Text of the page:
DISCUSSION

Each of the TKIs approved for treatment of patients with CML-chronic phase has a distinct toxicity profile that should be carefully considered when prescribing TKI treatment. It is now well known that first- (imatinib) and second- (dasatinib, nilotinib) generation TKIs act on different molecular targets [14], and that their side effects are mainly due to the inhibition not only of BCR-ABL1 but also of other tyrosine kinases such as c-kit, PDGFR, Src or EPHB4. Imatinib mainly causes peripheral edema, whereas dasatinib predisposes some patients to pleural effusions and, to a lesser extent, pulmonary arterial hypertension [15], and inhibits platelet function [16, 17]. Both drugs do not negatively impact on glucose metabolism and may even improve FPG levels and allow a reduction of the dosage of anti-hyperglycemic drugs [18-21]. The positive effect of imatinib might be due to an improvement of both insulin secretion, via inhibition of β-cell apoptosis [22] due to increased activation of antiapoptotic transcription factor NF-kB or decreased activation of the proapoptotic MAPK JNK, and insulin sensitivity in peripheral tissues, via inhibition of tumour necrosis factor-α production [23] and/or endoplasmic reticulum stress [24, 25]. Conversely, nilotinib was shown to induce hyperglycemia in a subset of non-diabetic CML patients [13, 26, 27]. The underlying mechanism is controversial as a previous analysis of 10 patients demonstrated a reduction in insulin sensitivity [28], whereas a case report showed a reversible decrease in insulin secretion [29] under nilotinib therapy. Regarding lipid profile, total, HDL, and LDL cholesterol levels were found to increase significantly in patients treated with nilotinib, and to decrease in those receiving imatinib [30]. The latter effect might be due to the fact that imatinib can act also on PDGFR, which may induce phosphorylation of LDL receptor-related protein [31].

Our cross-sectional analysis assessed the prevalence of DM/IFG and the MS in a large series of “real-life”, unselected CML-chronic phase patients during TKI treatment and estimated both insulin sensitivity and β-cell function in these individuals. We found a non-significant trend toward an increase in the prevalence of DM/IFG, but not the MS, in CML-chronic phase patients treated with nilotinib vs those receiving imatinib or dasatinib. Moreover, individuals on nilotinib showed significantly higher FPG, insulin, C-peptide, and total and LDL cholesterol levels and HOMA-IR values, with no differences in HbA1c and HOMA-%B.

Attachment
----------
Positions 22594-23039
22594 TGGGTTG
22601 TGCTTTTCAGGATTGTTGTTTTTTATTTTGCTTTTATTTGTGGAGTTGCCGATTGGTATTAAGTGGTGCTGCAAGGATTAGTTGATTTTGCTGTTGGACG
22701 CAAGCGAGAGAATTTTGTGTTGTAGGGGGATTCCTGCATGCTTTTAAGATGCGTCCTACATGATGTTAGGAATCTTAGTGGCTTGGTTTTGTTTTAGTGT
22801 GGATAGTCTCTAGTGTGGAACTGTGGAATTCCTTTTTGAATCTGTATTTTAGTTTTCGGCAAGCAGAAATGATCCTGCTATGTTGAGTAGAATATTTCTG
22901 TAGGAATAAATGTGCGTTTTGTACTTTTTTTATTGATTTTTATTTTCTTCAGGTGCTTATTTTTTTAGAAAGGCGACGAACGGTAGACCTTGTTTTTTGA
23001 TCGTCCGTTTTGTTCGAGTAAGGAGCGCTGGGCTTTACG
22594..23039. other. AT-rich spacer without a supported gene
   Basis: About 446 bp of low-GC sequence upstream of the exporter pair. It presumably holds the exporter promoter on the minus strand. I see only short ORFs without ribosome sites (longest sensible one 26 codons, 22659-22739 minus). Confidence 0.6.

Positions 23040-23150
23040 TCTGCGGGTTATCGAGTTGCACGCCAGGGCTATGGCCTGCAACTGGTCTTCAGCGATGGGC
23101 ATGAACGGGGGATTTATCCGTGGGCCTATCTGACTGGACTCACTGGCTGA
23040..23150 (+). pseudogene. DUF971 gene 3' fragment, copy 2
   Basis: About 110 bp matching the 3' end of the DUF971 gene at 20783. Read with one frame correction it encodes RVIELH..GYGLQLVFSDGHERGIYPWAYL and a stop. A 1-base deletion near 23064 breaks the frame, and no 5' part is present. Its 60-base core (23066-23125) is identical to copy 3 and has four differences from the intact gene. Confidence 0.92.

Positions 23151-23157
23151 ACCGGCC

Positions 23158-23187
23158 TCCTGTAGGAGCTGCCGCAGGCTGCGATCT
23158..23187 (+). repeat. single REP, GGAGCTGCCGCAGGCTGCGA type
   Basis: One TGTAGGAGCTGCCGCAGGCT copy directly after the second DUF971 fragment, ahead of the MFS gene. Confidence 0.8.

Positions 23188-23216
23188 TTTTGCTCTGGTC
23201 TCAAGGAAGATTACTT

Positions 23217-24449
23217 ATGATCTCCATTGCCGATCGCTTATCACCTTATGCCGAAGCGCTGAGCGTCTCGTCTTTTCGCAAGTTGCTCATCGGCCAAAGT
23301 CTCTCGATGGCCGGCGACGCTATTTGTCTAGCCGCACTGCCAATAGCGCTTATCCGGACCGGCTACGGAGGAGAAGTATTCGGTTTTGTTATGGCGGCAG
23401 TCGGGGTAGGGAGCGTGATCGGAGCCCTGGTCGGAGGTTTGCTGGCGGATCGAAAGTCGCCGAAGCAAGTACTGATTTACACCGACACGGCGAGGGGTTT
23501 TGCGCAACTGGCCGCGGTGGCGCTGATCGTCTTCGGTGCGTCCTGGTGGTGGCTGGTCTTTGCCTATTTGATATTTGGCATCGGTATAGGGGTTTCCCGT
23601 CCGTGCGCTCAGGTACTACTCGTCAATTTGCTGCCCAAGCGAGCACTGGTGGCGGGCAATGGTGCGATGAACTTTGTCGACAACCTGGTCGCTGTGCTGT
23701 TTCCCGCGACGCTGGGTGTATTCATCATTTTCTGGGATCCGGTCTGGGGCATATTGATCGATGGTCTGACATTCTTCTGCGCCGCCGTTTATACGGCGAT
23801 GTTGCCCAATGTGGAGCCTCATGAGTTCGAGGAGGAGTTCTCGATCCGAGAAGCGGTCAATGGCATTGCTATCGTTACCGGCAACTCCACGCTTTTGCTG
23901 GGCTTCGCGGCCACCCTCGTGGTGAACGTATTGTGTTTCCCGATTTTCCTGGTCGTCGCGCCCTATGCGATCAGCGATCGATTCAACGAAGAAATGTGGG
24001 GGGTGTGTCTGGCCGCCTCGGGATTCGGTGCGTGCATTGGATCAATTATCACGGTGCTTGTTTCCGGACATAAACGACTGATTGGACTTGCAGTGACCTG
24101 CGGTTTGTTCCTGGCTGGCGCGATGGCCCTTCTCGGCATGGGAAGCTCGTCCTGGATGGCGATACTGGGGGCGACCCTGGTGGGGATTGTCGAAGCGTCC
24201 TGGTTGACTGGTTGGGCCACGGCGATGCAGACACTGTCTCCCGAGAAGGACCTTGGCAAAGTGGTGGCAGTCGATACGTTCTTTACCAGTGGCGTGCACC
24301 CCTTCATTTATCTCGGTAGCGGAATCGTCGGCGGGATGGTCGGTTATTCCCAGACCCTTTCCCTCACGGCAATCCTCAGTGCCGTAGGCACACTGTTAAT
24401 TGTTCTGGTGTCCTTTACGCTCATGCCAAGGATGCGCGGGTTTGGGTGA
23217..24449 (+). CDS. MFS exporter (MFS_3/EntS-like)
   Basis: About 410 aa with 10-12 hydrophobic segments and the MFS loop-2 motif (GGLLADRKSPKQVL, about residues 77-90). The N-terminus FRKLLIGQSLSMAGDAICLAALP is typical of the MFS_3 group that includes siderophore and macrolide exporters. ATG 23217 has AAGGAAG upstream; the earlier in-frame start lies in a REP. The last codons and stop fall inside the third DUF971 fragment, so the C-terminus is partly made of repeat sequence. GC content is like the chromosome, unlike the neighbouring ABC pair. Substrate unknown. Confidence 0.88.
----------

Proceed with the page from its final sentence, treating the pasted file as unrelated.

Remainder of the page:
The increase in FPG, but not in HbA1c levels, in patients treated with nilotinib suggests that the hyperglycemic effect of this drug may not be clinically meaningful and that it likely does not affect post-prandial glucose concentrations. This interpretation is consistent with the higher HOMA-IR, but not HOMA-%B values, indicating an impairment of insulin sensitivity with no effect on β-cell function. Also the lack of significant increases in the prevalence of DM/IFG observed in patients receiving nilotinib, which is at variance with a previous report from a phase III trial [13], seems to argue against the concept that the effect of this drug on glucose metabolism represents a real clinical problem. This view is consistent with a previous report that fasting hyperglycemia does not progress to type 2 DM in nilotinib-treated individuals [27]. However, our prevalence data might have been influenced by a selection bias caused by the significant inter-groups differences in age and duration of TKI treatment, which may have not been accounted for by statistical adjustment. In fact, patients on nilotinib were younger and with a shorter treatment duration than those on imatinib and dasatinib. Taken together, our data, while excluding a potent diabetogenic effect of nilotinib, do support the need for a close monitoring of glucose (and lipid) metabolism in patients receiving this drug and for a multidisciplinary approach to manage rises of FPG (and cholesterol) levels during treatment. In clinical practice, it would be appropriate to measure FPG, cholesterol, and possibly HbA1c levels before treatment to identify subjects at risk to develop glycometabolic abnormalities and to guide the choice of the TKI. Moreover, the same parameters should be assessed at 3 months of treatment, and in the nilotinib group every 6-12 months thereafter. This strategy would be adequate for reducing cardiovascular burden associated with hyperglycemia and dyslipidemia, which may increase the risk of atherosclerosis with peripheral artery occlusion occurring with nilotinib treatment [30, 32, 33].